The longer a woman stays on hormones, the more each cell in her body is poisoned. Does poison sound like too strong a word? A woman must decide for herself. As the years pass, her sugar metabolism may test out like a diabetic’s. -Drs. Barbara and Gideon Seaman
Am J Obstet Gynecol. 1990 Jul;163(1 Pt 2):382-7.
Effects of oral contraceptives on carbohydrate and lipid metabolisms in a healthy population: the Telecom study.
Simon D, Senan C, Garnier P, Saint-Paul M, Garat E, Thibult N, Papoz L.
In a cross-sectional study that aimed to identify risk factors for diabetes, 1290 consecutive, healthy, nonpregnant women of child-bearing age were examined in a center for preventive medicine. An in-depth interview about menses, use of oral contraceptives, and menopause was performed. Plasma glucose at fasting and 2 hours after a 75 gm glucose load, glycated hemoglobin A1c, fasting plasma insulin, total plasma cholesterol, and triglycerides were measured. Compared with nonusers taking no progestogens, oral contraceptive users (n = 431; 33.4%) were younger (p less than 0.001) and leaner (p less than 0.001). After adjustment for age and body mass index, oral contraceptive users had higher 2-hour plasma glucose (p less than 0.001), higher fasting plasma insulin (p less than 0.01), and higher triglycerides levels (p less than 0.01). Fasting plasma glucose, glycated hemoglobin A1c, and total cholesterol did not significantly differ between the two groups. In relation to dosage and types of steroid components, few differences have been found between high-dose and low-dose oral contraceptives or according to the estrogen-progestogen balance of the preparations. Use of oral contraceptives appears to induce an increase of insulin-resistance markers, which have recently been cited as risk factors for ischemic vascular diseases. These markers should be carefully monitored in oral contraceptive users.
J Hypertens. 1998 Mar;16(3):357-68.
A study of the interactive effects of oral contraceptive use and dietary fat intake on blood pressure, cardiovascular reactivity and glucose tolerance in normotensive women.
Straznicky NE, Barrington VE, Branley P, Louis WJ.
To investigate the interactive effects of oral contraceptive pill use and dietary fat intake on cardiovascular haemodynamics and metabolic parameters in young normotensive women.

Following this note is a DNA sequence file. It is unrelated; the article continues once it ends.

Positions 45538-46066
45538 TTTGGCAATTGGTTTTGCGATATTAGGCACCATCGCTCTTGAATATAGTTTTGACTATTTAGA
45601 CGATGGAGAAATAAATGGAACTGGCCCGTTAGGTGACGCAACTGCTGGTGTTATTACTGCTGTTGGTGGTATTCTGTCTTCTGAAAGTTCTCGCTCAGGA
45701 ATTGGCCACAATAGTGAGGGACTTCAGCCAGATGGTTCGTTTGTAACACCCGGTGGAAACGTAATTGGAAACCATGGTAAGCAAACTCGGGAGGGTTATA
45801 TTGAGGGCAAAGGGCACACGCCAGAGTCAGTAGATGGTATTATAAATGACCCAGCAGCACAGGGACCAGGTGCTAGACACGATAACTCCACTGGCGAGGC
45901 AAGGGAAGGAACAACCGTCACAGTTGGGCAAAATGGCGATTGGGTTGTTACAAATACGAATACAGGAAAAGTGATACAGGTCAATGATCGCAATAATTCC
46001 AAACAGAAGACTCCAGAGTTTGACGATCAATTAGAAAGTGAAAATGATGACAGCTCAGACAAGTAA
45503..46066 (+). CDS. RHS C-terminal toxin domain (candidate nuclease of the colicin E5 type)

Thirty-two women participated, of whom 16 were taking oral contraceptive pills (ethinyl-oestradiol plus levonorgestrel) and 16 were age-matched and weight-matched controls not taking such pills. Subjects consumed either a high-fat or a low-fat diet for 2 weeks in an open, randomized, crossover study lasting 6 weeks. Investigations were performed at the end of each diet during the luteal phase of the menstrual cycle.
Blood pressure was measured by 24 h ambulatory recording; cardiovascular reactivity was determined by examining blood pressure responses to systemic infusions of noradrenaline and angiotensin II and to the cold pressor test; and carbohydrate metabolism was investigated by an intravenous glucose-tolerance test.
Plasma triglyceride levels were significantly higher in women taking oral contraceptive pills compared with non-users on both diets; however, responses of lipoprotein levels to the two diets did not differ between study groups (total and low-density lipoprotein cholesterol levels decreased by 15 and 17% in oral contraceptive pill users and by 14% each in non-users, on the low-fat compared with the high-fat diet). Fasting plasma insulin levels, the insulin-production response to administration of glucose (insulin area under the curve) and resting clinic and night-time systolic blood pressures were all significantly reduced on the low-fat diet, but only in non-users. Blood pressure responses to noradrenaline and maximal heart rate response to cold were significantly attenuated during the low-fat diet in oral contraceptive pill users. During the low-fat diet, resting systolic, 24 h systolic and diastolic blood pressures and insulin area under the curve were all significantly higher for women taking the oral contraceptive pills. Users of these pills also exhibited a greater systolic sensitivity to administration both of noradrenaline and of angiotensin II and had a higher plasma renin activity irrespective of dietary phase.